Jan 132012
 

Robert Redford may have a beetle, but musical sensation Beyoncé is fly!

That’s right, Ms. Sasha Fierce has been bestowed with the taxonomic honour of patronymy by Australian dipterists Bryan Lessard and David Yeates.

Beyonce fly Scaptia beyonceae

Bryan was bedazzled by the golden rumped females of the newly described Scaptia beyonceae, a horse fly in the family Tabanidae, and decided to forever immortalize Beyoncé’s Bootylicious bottom. The species may have been a child of destiny, as the type specimen was collected in northern Australia shortly after Beyoncé’s birth, and has only been collected twice since. Nobody knows how this fly species would appear if it were a boy, as all known specimens are female.

I tried reaching Taylor Swift to learn when her own fly would be coming out, but was interrupted by Kanye West who apparently thinks this is one of the best flies of all time. No word yet when junior synonym Scaptia blueivyii will be described, but I’ll keep you updated!

(All kidding aside, Bryan is a cool guy who I met at ESA this past fall. He described another 4 species in the same paper, including one named for Dr. Leigh Nelson (Scaptia nelsonae) which isn’t receiving near the press for some reason…)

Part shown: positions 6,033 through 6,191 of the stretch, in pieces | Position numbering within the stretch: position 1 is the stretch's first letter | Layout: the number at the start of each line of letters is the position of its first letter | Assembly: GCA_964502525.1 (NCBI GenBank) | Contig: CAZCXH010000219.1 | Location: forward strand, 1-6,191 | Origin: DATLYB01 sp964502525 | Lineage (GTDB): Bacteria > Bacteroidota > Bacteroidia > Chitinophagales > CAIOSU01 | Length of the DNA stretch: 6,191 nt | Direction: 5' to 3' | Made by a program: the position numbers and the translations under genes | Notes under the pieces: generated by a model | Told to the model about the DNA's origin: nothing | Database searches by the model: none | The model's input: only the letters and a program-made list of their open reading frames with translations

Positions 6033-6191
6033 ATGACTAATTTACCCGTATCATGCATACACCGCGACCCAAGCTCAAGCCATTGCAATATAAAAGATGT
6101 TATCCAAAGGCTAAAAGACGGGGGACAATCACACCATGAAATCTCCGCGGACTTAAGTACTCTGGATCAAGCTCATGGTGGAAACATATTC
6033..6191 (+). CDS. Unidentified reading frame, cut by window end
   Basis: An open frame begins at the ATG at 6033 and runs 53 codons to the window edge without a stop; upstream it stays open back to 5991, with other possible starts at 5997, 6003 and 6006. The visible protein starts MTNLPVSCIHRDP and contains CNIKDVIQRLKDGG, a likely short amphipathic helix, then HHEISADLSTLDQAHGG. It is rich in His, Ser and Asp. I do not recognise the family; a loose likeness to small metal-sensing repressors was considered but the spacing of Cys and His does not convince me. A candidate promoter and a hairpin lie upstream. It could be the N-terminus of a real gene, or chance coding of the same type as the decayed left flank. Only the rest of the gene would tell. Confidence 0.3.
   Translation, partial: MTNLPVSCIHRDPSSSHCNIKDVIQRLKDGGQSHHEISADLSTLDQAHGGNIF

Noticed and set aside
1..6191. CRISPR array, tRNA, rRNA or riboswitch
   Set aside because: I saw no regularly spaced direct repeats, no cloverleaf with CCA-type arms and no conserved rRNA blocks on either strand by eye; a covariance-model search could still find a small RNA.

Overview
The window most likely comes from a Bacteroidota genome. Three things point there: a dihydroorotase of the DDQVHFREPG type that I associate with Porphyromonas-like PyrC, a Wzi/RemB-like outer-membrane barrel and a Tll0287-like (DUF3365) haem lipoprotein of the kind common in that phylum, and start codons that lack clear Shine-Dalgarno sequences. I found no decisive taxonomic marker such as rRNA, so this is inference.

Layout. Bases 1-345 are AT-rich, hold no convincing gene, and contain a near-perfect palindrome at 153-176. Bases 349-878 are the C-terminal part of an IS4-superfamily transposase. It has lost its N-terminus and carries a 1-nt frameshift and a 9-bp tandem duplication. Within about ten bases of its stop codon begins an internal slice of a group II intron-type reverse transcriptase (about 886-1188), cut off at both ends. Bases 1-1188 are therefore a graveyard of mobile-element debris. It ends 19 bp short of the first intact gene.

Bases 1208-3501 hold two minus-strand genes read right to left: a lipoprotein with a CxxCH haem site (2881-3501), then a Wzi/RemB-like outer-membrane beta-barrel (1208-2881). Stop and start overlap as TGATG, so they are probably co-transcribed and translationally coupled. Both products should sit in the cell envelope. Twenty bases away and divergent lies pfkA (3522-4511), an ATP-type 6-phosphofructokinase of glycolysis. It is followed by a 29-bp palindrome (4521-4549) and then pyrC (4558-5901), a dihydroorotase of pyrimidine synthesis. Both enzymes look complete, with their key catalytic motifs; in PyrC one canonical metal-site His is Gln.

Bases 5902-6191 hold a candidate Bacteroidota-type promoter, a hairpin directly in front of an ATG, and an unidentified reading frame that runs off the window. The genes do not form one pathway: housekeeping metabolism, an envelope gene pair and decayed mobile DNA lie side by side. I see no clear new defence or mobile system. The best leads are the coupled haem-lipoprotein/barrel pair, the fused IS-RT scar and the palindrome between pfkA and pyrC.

ResearchBlogging.orgBryan D Lessard, & David K Yeates (2011). New species of the Australian horse fly subgenus Scaptia (Plinthina) Walker 1850 (Diptera: Tabanidae), including species descriptions and a revised key Australian Journal of Entomology, 50 (3), 241-252 : DOI: 10.1111/j.1440-6055.2011.00809.x

  8 Responses to “Irreplaceable fly described from Australia”

  1. Well, I’d seen the name Beyoncé, but when I asked my wife, she had to correct my pronunciation. I can’t complain about the 15 minutes on Google this morning learning more about her and her music (and giving me the chance to explain ‘bootylicious’ to my wife and recover a bit of dignity). Ms Knowles seems like a nice person, so I hope Lessard and Yeatsie won’t come to regret this. The AJE website is certainly making the most of it – including listing about a dozen ‘has been featured by the following online news sites’.

    ‘Best Thing I Never Had’ is the only song I really liked in my limited sampling this morning, but it was neat to learn about the feeding habits of Scaptia. I’d always thought the long proboscises so common on Australian tabanids had to do with penetrating dense and deep marsupial fur. Instead, it seems more likely they are related to nectar-feeding. Who would have thought March Flies were important pollinators? I especially like the paper they referenced on Philoliche aethiopica – ‘Lying to Pinocchio: floral deception in an orchid pollinated by long-proboscid flies’ (Johnson & Morita 2006 Botanical Journal of the Linnean Society 152: 271–278). What a spectacular fly! Alex Wild has a spectacular picture – captured with a CoolPix no less: http://myrmecos.net/insects/Philoliche1.html

  2. If you like it, then you better put some setae on it.

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